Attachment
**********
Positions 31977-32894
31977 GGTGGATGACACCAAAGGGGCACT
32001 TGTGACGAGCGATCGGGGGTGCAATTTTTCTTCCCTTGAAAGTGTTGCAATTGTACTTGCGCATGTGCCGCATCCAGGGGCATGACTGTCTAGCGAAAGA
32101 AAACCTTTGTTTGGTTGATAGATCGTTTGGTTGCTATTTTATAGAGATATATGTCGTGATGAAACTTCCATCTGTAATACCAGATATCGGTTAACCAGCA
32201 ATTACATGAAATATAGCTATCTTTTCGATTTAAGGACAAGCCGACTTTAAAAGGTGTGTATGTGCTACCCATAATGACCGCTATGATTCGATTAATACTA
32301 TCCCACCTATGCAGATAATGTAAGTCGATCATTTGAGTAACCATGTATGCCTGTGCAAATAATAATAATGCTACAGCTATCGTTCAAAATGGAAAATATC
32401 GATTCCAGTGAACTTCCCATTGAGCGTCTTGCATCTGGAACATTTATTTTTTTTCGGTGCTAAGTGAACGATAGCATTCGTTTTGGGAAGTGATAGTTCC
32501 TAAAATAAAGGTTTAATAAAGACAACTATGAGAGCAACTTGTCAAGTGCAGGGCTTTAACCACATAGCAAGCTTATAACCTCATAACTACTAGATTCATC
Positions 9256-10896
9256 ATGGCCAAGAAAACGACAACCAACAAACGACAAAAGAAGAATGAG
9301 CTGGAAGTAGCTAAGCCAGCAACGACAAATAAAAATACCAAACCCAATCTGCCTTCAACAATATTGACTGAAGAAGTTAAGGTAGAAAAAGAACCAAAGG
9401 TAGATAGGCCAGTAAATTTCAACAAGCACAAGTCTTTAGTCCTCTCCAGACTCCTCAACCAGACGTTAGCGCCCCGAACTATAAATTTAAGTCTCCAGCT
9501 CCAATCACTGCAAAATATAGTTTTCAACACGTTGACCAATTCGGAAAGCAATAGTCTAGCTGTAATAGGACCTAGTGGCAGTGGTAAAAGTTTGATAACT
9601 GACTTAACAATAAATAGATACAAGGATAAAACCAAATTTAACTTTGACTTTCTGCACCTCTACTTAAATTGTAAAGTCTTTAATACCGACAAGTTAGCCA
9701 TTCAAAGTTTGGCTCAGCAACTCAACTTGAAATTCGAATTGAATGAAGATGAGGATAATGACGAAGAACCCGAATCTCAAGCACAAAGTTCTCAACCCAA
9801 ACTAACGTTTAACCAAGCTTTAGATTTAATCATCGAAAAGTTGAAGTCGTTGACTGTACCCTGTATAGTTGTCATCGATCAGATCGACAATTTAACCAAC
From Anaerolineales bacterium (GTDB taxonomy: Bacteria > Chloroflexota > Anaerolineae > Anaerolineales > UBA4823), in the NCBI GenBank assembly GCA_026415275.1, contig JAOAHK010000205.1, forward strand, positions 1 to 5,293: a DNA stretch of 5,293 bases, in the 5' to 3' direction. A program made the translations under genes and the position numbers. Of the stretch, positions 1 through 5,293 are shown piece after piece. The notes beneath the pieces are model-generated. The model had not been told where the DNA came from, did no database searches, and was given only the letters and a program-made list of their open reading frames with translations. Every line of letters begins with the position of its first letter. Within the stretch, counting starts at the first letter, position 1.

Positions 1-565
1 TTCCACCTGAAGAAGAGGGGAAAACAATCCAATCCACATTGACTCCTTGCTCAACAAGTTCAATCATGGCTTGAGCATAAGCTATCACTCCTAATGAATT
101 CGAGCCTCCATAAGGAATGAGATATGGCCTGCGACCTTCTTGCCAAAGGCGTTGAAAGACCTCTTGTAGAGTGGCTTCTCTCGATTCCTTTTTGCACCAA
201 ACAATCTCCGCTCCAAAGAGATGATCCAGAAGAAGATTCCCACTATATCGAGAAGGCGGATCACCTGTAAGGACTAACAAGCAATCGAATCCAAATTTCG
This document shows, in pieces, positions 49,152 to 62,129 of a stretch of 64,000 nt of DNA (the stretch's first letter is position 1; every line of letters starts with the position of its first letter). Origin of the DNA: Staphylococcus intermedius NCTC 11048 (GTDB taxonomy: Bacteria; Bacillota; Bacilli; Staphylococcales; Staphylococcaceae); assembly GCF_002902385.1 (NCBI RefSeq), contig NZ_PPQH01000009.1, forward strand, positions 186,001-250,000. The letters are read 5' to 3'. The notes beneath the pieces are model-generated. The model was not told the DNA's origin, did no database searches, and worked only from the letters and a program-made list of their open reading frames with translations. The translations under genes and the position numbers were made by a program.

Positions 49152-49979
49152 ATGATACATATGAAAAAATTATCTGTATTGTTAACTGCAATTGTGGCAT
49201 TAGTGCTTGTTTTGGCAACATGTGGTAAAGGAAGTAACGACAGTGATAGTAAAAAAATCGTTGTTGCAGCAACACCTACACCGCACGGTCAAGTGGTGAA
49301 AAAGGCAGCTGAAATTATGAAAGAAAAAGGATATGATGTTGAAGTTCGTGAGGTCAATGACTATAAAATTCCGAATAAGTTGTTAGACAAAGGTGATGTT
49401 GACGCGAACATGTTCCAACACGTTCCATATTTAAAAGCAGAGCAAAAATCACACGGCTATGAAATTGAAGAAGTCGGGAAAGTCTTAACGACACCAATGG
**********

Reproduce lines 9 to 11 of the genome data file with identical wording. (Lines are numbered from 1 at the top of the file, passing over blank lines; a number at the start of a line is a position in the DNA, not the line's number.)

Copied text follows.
Positions 9256-10896
9256 ATGGCCAAGAAAACGACAACCAACAAACGACAAAAGAAGAATGAG
9301 CTGGAAGTAGCTAAGCCAGCAACGACAAATAAAAATACCAAACCCAATCTGCCTTCAACAATATTGACTGAAGAAGTTAAGGTAGAAAAAGAACCAAAGG